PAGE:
I liken Windows DOS limitations to that of running EMM386 in the background in the old pre-Win9x days. Some games in particular were very highly optimised and cheated with hardware access at almost every point and just getting away with it in real mode. However, when EMM386 was running, BOOM! System Halted :p. The bottom line:- DOS shells (the old ones at least) will make you do things the hard way. :rolleyes:

VirtualAce
04-13-2002, 01:59 AM
Only a guess, but I do know that my sound code will work flawlessly in DOS box, but not in pure DOS.



Not true.

What I think is happening is that Windows is allowing my code to be re-entrant, but DOS is not. Take that one read() out of my interrupt handler and everything functions ok.

Also the sound card requires 4 resets under DOS box to work and play sound, where under DOS the one reset will suffice and everything works. The solution to the real mode problem is to use an EMS buffer. The DMA cannot transfer data to/from anything above 1024MB. So what you have to do is allocate either an XMS buffer or EMS buffer and pass the physical address of that buffer to the DMA. Your code then, on interception of the hardware interrupt from the sound card, transfers the pre-loaded data from XMS or EMS to the page frame in the HMA or in the case of XMS to a frame below 640KB or the base RAM area. This is why all programs that use the sound card require some memory manager, even in protected mode, whether it be through XMS, EMS, or through the DPMI to gain access to memory under 1024MB.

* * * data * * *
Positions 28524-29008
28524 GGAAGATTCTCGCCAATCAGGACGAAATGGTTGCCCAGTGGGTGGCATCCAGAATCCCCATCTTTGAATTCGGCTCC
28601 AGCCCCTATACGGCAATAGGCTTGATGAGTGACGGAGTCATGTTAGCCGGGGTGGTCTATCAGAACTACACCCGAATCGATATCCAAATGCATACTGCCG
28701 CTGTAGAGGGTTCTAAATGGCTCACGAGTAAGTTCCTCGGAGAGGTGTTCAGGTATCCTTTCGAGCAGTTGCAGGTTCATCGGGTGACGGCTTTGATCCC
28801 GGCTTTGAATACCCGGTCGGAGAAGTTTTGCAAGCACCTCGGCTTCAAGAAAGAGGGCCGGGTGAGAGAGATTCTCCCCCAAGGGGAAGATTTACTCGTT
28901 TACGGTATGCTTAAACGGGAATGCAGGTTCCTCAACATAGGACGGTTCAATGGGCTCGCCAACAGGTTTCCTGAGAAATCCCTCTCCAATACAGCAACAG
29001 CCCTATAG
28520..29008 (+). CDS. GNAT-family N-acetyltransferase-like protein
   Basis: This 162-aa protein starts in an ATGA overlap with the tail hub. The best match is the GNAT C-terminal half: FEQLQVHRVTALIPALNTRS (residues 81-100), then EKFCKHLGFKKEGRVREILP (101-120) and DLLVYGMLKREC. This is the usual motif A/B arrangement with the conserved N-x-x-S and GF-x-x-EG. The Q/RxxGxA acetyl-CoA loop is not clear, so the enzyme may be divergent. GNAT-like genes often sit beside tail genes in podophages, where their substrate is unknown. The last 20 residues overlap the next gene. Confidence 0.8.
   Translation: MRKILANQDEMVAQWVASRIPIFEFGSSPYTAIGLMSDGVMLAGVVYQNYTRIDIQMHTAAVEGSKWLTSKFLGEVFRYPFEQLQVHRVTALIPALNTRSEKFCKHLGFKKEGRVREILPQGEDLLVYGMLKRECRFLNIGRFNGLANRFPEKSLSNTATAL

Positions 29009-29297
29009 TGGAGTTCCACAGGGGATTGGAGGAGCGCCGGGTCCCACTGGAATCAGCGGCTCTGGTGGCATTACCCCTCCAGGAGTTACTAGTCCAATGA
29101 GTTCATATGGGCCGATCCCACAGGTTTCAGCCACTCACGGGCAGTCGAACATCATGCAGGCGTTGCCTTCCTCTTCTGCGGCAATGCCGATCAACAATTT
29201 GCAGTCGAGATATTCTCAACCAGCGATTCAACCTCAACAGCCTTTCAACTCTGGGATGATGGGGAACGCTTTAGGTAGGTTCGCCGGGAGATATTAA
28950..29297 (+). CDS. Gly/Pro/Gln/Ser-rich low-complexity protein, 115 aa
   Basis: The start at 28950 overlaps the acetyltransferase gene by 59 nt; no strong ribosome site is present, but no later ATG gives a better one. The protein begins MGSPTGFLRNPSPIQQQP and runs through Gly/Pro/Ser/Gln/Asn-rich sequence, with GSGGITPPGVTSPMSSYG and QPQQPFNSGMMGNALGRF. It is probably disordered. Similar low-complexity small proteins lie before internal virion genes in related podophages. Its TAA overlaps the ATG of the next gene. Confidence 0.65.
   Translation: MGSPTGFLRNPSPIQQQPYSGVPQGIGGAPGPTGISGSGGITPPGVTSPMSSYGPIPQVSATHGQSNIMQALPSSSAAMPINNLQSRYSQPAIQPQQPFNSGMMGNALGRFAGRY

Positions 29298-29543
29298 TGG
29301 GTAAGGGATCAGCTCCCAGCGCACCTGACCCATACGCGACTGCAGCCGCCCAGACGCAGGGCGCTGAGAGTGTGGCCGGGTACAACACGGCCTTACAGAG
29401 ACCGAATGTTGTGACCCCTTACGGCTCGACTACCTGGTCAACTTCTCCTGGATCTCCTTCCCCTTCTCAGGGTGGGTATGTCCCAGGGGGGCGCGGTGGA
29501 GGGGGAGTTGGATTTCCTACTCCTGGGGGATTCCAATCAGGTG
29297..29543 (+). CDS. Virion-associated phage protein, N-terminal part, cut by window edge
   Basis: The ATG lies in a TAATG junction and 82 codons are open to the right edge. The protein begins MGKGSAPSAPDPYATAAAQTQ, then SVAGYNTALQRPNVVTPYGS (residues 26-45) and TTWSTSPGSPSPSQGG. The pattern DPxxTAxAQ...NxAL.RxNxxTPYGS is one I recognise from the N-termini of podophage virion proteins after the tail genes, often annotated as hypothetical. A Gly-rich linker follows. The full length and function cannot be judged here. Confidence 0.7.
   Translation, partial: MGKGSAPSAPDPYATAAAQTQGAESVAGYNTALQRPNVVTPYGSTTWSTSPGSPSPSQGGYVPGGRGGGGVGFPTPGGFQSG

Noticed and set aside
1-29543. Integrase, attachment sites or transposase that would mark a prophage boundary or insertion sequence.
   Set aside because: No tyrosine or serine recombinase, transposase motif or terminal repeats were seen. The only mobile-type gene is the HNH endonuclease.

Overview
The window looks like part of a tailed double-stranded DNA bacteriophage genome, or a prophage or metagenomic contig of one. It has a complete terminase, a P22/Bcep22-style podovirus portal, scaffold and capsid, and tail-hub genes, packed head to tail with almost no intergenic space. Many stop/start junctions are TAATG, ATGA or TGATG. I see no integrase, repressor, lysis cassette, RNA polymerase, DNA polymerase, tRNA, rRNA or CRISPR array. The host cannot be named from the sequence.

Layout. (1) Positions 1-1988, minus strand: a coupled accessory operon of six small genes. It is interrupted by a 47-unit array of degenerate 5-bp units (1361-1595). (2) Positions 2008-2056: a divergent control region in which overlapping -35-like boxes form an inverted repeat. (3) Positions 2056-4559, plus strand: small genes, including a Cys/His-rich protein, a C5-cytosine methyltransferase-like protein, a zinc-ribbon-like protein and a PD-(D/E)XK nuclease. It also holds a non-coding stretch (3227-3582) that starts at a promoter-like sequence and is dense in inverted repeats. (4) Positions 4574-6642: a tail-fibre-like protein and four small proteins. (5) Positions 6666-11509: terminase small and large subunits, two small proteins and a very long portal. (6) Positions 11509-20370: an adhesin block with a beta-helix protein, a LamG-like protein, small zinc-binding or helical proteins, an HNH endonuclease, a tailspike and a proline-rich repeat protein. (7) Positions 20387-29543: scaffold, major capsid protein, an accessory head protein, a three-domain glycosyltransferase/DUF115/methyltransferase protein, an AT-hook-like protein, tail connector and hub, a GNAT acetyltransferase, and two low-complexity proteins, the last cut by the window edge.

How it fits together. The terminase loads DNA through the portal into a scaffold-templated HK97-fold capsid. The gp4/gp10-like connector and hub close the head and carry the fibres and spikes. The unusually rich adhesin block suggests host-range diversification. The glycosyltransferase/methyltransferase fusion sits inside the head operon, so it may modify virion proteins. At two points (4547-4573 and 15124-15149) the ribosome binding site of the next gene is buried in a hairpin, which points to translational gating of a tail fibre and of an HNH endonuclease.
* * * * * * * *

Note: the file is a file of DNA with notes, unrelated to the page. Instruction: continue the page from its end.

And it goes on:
So it is the read that is crashing my code. As for the DMA and sound card reset problem, I have no idea why this happens under a Windows DOS box but not pure DOS. But Windows is allowing the read() to take place and is handling the re-entrancy issues in such a way that the code functions perfectly.

But this is an example of how older DOS games can work and not work in a Windows DOS box. Most, if not all, retail DOS games tell you in their readme files to run the game in pure DOS only. This is because it is hard to predict what the virtual DOS machine will do inside of Windows. After all, it is not pure DOS it is emulated to 'look' and 'act' like DOS, but it is not pure DOS.

VirtualAce
04-13-2002, 02:00 AM
Sounds like bad software engineering to me (no offense or anything).


This is the quote that I mean to insert in my previous post.

Sunny
04-17-2002, 10:53 AM
So, wait, you're saying LFN is available in reeal dos??? Well...that would certainly come in nicely ... Only, i'm not sure how to get access to it... If you know about this, you probably know also if there are any lybraries... Speak up man, plz... I need to know...This is GREAT!! :D
I mean...anwy... thanks for telling me about..


Stef

BTW: I didn't mean to say that LFN was the difference...But anwy, it doesn't matter.

Discover the X[COLOR=blue]Blue enviornment.
Looking for alternatives to Windows for programmers.
http://www.angelfire.com/my/bahairomania/freegui.html

toaster
04-26-2002, 09:05 PM
interesting, I can't seem to make my Win32 console apps run under pure dos mode.

is Borland the only good compiler out there that makes DOS, not MS-DOS, compatible programs?

I'm currently using Visual C++ 6.0 under 98 right now.

Sunny
05-08-2002, 09:38 PM
At least Borland is cross-platform. And it's sometimes very tricky doing asm under windows Dos boxes.
This is just memoires from my experiences...:P

stef

fubar
05-10-2002, 06:30 PM
Sounds like bad software engineering to me (no offense or anything).

hmmm.....software engineering.....yes i can do that :D

Sunny
05-18-2002, 08:43 AM
Good enlightenment.
Thanks for the update, bubba.

btw,remember tha Shell we were all enthuziast about writing?
I haven't given up on the project. In fact, i'm still looking for people to help out.


Discover the XBlue:
http://www.angelfire.com/my/bahairomania/freegui.html

sean
06-08-2002, 07:47 PM